Algerian Activists Slam Living Conditions of ‘Prisoners of Conscience’

(THIS ARTICLE IS COURTESY OF THE SAUDI  NEWS AGENCY ASHARQ AL-AWSAT)

 

Algerian Activists Slam Living Conditions of ‘Prisoners of Conscience’

Sunday, 2 June, 2019 – 11:15
Algerian man sprays water on policeman to ease the effects of high temperatures in the capital on Saturday, June 1, 2019 (Reuters)
Algeria – Bouallam Ghemraseh
Nongovernmental Algerian rights organizations prepared a list including 16 prisoners of conscience, four of whom have died over the past three years, and the last was activist Kamel Eddine Fekhar, whose funeral was held on Saturday.

Fekhar’s funeral was attended by mass of people, including activists from the popular movements that have taken place in the country since February 22.

One of the most controversial political prisoners is retired General Hussein Ben Hadid, 76, who suffers fractures in the pelvis after falling in Harrash prison in the eastern suburb of the capital.

His legal team told reporters on Saturday that his physical weakness has prevented a surgical operation in the injured area.

Bashir Mashri, a lawyer, said his injury “confirms that he hasn’t received his right to medical care in prison.”

Ben Hadid was put in pre-trial detention two weeks ago on charges of “weakening the army’s morale.”

He published an article in a local newspaper criticizing Army Chief of Staff Lieutenant General Gaid Salah and how he is handling the crisis.

Human rights activists criticized his detention and considered him a prisoner of conscience, accusing Salah of taking his revenge from him for personal reasons.

Ben Hadid described Salah five years ago as a “commander who is not respected by soldiers.” He was jailed for eight months two years ago and was released after discovering he was seriously ill.

Although Bouteflika stepped down from power on April 2, Abdellah Ben Naoum, a political activist, who was accused of “insulting the president,” remains in prison west Algeria, serving a two-year sentence.

His lawyers said his health condition is deteriorating because of a hunger strike that has lasted more than 80 days now.

Ben Naoum refuses to end the strike, telling his confidants that he was jailed for his positions on the former president.

Algerian League for the Defense of Human Rights (LADDH) has warned that he would end up like Fekhar, whose death has put the current authorities in great embarrassment.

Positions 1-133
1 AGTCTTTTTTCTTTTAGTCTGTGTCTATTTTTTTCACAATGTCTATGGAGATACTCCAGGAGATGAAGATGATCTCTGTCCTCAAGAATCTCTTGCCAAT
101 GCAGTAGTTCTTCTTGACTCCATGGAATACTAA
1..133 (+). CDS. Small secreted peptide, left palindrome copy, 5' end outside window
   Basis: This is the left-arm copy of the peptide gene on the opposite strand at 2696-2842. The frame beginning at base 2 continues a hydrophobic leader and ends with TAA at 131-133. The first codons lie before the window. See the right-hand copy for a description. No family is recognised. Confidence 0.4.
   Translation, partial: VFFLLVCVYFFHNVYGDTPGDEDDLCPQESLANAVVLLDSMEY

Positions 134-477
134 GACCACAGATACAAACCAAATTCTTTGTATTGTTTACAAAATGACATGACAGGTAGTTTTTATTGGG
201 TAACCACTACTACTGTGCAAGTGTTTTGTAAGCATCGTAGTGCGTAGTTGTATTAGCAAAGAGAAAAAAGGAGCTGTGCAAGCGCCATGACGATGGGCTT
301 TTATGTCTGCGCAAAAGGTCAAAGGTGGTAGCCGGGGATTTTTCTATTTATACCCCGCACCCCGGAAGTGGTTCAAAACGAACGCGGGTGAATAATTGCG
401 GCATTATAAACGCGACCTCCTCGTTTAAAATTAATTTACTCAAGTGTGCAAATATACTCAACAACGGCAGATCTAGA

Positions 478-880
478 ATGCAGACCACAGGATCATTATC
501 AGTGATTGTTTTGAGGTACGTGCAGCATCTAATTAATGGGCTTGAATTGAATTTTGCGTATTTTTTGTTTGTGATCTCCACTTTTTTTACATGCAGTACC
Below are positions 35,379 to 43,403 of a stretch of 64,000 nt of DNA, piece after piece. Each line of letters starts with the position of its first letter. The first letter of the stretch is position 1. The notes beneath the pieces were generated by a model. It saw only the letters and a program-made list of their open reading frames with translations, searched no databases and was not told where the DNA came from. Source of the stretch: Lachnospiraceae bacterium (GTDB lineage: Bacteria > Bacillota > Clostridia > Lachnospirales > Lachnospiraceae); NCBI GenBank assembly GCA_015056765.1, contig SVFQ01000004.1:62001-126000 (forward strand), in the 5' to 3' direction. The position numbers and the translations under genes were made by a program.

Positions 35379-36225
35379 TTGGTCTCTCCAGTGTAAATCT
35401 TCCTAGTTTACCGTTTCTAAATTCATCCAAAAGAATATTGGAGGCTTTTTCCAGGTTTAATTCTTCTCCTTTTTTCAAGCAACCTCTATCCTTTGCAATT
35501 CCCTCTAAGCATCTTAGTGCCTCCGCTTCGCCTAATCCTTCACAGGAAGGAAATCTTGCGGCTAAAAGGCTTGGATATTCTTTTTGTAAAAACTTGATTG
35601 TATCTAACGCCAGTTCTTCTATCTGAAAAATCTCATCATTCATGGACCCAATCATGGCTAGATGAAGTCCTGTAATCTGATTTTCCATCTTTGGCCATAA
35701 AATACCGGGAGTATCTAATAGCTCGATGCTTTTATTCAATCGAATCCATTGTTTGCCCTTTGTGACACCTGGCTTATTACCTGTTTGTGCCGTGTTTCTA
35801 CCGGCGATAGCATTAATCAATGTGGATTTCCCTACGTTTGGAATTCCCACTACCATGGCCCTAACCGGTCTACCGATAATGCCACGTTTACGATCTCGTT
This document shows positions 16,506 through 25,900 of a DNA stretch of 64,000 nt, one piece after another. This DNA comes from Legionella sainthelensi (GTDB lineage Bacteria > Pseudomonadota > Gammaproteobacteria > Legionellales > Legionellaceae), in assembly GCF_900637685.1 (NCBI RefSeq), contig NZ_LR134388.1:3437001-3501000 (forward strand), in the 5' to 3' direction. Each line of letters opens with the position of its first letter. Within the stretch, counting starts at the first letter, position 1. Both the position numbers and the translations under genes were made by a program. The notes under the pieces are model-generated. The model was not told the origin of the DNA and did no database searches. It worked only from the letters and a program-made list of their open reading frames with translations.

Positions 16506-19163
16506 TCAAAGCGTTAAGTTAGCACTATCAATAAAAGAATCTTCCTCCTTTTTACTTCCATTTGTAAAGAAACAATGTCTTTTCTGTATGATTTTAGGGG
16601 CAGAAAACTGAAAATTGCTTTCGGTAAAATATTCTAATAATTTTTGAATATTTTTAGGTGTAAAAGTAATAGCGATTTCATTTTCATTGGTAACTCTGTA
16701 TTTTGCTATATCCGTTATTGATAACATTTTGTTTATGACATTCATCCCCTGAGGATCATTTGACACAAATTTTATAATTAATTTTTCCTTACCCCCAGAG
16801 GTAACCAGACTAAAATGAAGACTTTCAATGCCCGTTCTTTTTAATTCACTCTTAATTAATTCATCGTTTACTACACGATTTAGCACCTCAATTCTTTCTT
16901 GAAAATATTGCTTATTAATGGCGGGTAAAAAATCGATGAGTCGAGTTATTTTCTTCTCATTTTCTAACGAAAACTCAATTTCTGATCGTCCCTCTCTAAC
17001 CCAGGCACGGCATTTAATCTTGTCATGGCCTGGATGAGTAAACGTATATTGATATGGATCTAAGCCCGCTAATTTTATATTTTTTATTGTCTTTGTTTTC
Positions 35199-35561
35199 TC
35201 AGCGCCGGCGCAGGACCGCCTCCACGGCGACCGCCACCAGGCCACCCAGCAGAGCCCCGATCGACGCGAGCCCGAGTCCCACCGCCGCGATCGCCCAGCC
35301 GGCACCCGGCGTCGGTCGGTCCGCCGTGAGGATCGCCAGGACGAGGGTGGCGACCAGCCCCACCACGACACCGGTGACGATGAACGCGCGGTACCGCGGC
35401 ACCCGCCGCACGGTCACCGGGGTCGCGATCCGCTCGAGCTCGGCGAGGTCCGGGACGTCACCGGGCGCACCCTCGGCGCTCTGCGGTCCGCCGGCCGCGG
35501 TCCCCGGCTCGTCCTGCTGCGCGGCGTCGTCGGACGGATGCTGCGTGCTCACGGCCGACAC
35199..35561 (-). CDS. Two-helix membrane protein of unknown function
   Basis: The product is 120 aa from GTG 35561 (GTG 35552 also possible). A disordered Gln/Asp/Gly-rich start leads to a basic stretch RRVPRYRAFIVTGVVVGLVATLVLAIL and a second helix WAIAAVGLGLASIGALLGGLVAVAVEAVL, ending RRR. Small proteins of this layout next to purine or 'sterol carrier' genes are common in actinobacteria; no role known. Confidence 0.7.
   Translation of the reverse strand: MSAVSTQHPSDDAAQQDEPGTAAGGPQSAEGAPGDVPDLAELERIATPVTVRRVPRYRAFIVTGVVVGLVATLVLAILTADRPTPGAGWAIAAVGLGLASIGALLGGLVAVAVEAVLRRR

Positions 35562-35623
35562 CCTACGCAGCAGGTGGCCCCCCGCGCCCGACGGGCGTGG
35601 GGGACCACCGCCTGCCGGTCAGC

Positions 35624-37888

Algerian, Tunisian Meeting Addresses Libyan Crisis, Terrorism

(THIS ARTICLE IS COURTESY OF THE SAUDI NEWS AGENCY ASHARQ AL-AWSAT)

 

Algerian, Tunisian Meeting Addresses Libyan Crisis, Terrorism

Friday, 26 April, 2019 – 09:30
A general view shows part of Tunis, the capital of Tunisia [Reuters]
Tunis, London – Mongi Saidani, Asharq Al-Awsat
Algerian Foreign Minister Sabri Boukadoum visited Tunisia Thursday on his first foreign visit since assuming his position following the political change in his country.

The visit aims at supporting security and military coordination to counter the dangers of terrorism, in light of political instability in Libya, and comes after an invitation from Tunisian Foreign Minister Khemaies Jhinaoui.

Prior to Boukadoum’s visit to Tunis, Jhinaoui revealed that he discussed with Libyan National Army (LNA) commander Khalifa Haftar putting an end to the clashes in the country. Haftar informed Jhinaoui that he doesn’t reject calls for dialogue with representatives of the Government of National Accord (GNA).

Haftar noted that as the LNA commander, he is required to fight terrorist organizations.

In a related context, Jhinaoui said that he also spoke with the GNA Foreign Minister, stressing that his country deals with all parties, and does not line up with any Libyan party, at the expense of the other.

Earlier, Jhinaoui called on his French counterpart Jean-Yves Le Drian to push the five permanent countries at the UN Security Council to have a unified stance toward the ongoing fighting in Libya.

Le Drian informed Jhinaoui that France is working with the Security Council member states to put an end to the fighting in Libya.

Both ministers discussed also the need for an immediate ceasefire in Tripoli and for the political process to resume under the auspices of the UN.

In other news, Tunisian security forces stopped the broadcast of Nessma TV channel for violating laws of the audio and visual sector.

The Interior Ministry confirmed that the Communications Authority issued the order to stop the broadcast of the channel, and security forces had entered the network’s offices and confiscated equipment.

“On April 15, the Communications Authority issued an order to seize the network’s broadcasting equipment since the channel is operating without legal basis,” the ministry stated.

The Commission seized the channel’s equipment on the grounds that the company licensed since 2009, did not abide by the new laws since the call to do so in 2014.

Head of the Commission, Nuri al-Lajmi, explained that authorities waited for four years for the channel to settle its status, although the law obliges it to do so within a period not exceeding one year.

Nessma officials said security forces had stormed its Tunis offices on Thursday morning and cut the network’s transmission. The staff gathered in front of the channel’s building and chanted against the government.

The channel also claimed the Commission’s decision was politicized, which Lajmi denied asserting that no political party influenced the government’s order.